In the last issue, we began a discussion of intellectual property issues, and the need for event planners to protect their copyrights and trademarks. The discussion continues here.

In the U.S., trademark rights arise when someone begins using a mark in commerce in connection with particular goods or services. Simply by being the first to use a particular trademark or service mark, one becomes the owner of the mark, entitled to certain common law rights, including the right to stop others from using a confusingly similar mark.

Registering a trademark may provide additional benefits. For example, registering a mark entitles the owner to seek statutory damages, including the infringer's profits and the costs of the suit, in an infringement action. Registration also (1) creates a presumption of ownership and exclusive right to use the mark; (2) creates a presumption of nationwide use; and (3) may lead to a determination that the registration is incontestable as evidence of the trademark applicant's exclusive right to use the mark.

Registering a trademark takes more time and money than registering copyright in a work, and typically requires experienced legal counsel. The filing fee is $245 per application and, even in the best circumstances, certificates of registration usually are not issued for nine months to a year.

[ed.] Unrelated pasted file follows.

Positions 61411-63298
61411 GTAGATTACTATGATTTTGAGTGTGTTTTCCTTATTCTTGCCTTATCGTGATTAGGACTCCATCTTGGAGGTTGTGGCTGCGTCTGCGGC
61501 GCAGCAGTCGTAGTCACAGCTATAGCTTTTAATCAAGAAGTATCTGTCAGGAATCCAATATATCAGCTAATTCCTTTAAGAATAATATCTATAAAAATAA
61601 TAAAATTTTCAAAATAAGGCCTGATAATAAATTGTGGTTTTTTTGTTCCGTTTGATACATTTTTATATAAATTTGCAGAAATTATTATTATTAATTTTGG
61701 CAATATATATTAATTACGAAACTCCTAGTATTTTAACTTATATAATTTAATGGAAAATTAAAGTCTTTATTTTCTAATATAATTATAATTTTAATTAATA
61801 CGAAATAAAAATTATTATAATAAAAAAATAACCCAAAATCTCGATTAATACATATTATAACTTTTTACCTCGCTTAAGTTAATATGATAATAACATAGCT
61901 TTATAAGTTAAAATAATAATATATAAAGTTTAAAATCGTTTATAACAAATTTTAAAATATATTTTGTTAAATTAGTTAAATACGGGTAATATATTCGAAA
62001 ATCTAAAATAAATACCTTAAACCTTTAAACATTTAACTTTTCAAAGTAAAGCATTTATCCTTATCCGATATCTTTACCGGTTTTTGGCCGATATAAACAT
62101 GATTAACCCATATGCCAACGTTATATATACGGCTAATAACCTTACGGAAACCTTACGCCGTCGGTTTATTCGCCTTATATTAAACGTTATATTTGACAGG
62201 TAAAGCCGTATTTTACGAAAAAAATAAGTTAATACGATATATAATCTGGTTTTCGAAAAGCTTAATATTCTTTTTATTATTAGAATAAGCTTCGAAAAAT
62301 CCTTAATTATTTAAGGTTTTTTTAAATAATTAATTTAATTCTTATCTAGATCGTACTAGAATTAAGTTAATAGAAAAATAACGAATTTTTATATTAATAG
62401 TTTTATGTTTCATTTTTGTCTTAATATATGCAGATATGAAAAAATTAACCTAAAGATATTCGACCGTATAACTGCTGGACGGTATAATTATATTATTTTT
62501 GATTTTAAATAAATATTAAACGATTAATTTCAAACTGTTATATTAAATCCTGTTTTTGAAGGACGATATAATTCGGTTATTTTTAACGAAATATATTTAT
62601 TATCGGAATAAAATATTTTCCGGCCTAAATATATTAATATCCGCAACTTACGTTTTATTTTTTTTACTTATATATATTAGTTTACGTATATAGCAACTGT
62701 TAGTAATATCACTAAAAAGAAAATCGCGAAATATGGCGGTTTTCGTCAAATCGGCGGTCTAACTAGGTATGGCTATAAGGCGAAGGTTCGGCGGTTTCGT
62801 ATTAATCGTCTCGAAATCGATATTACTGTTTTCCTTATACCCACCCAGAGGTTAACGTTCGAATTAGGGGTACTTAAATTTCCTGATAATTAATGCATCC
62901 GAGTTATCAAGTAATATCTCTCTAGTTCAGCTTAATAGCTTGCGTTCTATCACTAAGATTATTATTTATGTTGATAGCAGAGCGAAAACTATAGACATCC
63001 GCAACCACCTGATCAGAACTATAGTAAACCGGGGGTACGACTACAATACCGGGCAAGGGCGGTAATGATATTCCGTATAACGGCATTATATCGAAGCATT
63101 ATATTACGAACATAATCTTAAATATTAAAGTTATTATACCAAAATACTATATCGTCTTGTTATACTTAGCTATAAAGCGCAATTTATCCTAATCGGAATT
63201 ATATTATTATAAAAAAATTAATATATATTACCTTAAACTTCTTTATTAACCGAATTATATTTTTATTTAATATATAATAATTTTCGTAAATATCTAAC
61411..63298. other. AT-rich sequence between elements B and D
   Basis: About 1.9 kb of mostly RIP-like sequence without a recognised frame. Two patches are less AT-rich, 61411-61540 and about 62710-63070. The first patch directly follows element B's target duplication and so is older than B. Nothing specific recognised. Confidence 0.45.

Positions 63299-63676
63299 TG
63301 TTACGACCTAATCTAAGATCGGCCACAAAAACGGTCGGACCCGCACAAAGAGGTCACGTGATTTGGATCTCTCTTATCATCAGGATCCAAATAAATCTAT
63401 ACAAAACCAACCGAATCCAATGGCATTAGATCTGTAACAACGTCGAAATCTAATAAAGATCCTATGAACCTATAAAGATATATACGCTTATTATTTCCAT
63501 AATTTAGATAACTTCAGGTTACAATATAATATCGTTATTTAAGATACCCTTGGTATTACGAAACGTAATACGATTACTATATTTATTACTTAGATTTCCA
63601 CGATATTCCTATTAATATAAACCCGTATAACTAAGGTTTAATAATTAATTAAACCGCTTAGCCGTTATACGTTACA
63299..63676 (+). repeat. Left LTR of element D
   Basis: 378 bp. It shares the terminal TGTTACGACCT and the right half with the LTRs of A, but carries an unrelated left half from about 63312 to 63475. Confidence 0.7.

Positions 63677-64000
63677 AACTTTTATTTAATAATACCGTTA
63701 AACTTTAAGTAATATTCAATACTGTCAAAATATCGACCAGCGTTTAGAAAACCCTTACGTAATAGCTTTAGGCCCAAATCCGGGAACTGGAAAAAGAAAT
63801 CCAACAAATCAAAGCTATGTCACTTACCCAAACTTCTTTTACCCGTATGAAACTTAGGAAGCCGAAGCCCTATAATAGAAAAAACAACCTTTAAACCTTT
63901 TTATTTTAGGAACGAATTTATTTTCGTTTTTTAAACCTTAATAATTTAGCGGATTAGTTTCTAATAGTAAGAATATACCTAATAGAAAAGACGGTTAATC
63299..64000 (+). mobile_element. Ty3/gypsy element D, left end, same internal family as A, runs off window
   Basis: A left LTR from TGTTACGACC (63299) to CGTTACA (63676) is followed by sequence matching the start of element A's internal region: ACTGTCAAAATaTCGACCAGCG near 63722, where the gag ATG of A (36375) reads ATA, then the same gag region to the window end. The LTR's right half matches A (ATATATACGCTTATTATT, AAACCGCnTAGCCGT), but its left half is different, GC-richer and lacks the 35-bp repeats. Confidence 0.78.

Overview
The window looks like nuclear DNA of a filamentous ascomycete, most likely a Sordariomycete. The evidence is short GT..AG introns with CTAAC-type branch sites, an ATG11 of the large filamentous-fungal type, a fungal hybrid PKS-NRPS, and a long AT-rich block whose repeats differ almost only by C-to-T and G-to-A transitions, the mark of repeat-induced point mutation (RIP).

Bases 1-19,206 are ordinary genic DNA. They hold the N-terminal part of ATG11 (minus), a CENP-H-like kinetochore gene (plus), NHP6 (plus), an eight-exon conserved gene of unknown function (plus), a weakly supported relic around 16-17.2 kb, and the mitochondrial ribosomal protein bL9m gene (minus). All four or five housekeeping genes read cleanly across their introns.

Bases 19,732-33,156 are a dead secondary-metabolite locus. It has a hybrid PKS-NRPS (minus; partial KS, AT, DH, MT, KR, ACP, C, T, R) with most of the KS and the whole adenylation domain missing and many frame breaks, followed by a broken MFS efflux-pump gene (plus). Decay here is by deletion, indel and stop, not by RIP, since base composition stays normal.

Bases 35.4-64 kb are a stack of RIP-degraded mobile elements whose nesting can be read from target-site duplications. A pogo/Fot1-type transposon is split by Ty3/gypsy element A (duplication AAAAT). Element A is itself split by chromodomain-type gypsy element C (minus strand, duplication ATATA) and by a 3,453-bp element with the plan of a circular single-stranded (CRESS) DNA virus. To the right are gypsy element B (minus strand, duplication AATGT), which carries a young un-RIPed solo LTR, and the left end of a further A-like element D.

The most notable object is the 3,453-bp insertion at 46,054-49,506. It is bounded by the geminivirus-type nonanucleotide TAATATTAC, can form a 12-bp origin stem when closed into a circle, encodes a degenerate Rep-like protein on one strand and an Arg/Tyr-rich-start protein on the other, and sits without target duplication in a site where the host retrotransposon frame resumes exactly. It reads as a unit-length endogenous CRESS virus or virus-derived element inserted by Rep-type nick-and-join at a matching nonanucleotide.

As with copyright, placing a notice near the mark and registering the mark with the U.S. Patent and Trademark Office are not required to obtain protection. Notice of unregistered and registered marks is still important, however. Using the symbols "TM" or "SM" beside an unregistered mark serves as a warning that the organization is serious about claiming trademark rights. More important, after the mark is registered, the organization should use the "(r)" symbol--or "Registered in the U.S. Patent & Trademark Office." If not used, the owner may lose the ability to recover profits and damages.

Implications and Recommendations Protecting intellectual property means clarifying who owns what. When an organization's employee creates a work during the course of employment--for example, a conference brochure--the copyright automatically belongs to the employer. When an outside contractor creates something on behalf of an organization--say, a unique design for a new logo--the copyright belongs to the contractor. In that case, the organization needs a written agreement to transfer the copyright. Purchasing the design does not automatically transfer the copyright.

Protecting intellectual property also means deciding to pursue registration with the Copyright Office or Patent and Trademark Office. Copyright registration is easy, inexpensive, and usually worth pursuing (see TM, July/August 1998). With trademarks and service marks, the decision is more complicated. If, say, a conference logo is developed, the organization must decide whether it is worth the time and expense--and whether the registration will be effective in time to do any good. For a one-time-only conference, it is probably not worth pursuing registration. Instead, use the "TM" or "SM" symbol next to your mark. If an organization plans to use the new logo for several upcoming events, then it is probably worth applying to register the mark.